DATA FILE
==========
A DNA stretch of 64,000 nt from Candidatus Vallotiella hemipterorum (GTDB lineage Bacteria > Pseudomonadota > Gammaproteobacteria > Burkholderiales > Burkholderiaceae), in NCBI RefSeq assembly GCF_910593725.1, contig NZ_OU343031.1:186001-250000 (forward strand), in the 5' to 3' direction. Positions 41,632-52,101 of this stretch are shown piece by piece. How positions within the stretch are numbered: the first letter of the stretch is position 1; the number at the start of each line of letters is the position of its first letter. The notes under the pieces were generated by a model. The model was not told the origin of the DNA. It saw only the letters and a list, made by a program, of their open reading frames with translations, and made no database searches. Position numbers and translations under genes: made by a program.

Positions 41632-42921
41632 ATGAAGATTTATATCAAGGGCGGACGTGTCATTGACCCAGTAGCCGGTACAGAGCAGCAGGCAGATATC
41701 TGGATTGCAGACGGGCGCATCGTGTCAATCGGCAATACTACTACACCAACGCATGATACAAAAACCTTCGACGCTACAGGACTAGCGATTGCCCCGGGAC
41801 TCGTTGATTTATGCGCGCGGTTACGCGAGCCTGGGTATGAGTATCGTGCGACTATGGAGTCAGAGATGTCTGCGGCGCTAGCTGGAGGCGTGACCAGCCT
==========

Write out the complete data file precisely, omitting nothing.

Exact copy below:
A DNA stretch of 64,000 nt from Candidatus Vallotiella hemipterorum (GTDB lineage Bacteria > Pseudomonadota > Gammaproteobacteria > Burkholderiales > Burkholderiaceae), in NCBI RefSeq assembly GCF_910593725.1, contig NZ_OU343031.1:186001-250000 (forward strand), in the 5' to 3' direction. Positions 41,632-52,101 of this stretch are shown piece by piece. How positions within the stretch are numbered: the first letter of the stretch is position 1; the number at the start of each line of letters is the position of its first letter. The notes under the pieces were generated by a model. The model was not told the origin of the DNA. It saw only the letters and a list, made by a program, of their open reading frames with translations, and made no database searches. Position numbers and translations under genes: made by a program.

Positions 41632-42921
41632 ATGAAGATTTATATCAAGGGCGGACGTGTCATTGACCCAGTAGCCGGTACAGAGCAGCAGGCAGATATC
41701 TGGATTGCAGACGGGCGCATCGTGTCAATCGGCAATACTACTACACCAACGCATGATACAAAAACCTTCGACGCTACAGGACTAGCGATTGCCCCGGGAC
41801 TCGTTGATTTATGCGCGCGGTTACGCGAGCCTGGGTATGAGTATCGTGCGACTATGGAGTCAGAGATGTCTGCGGCGCTAGCTGGAGGCGTGACCAGCCT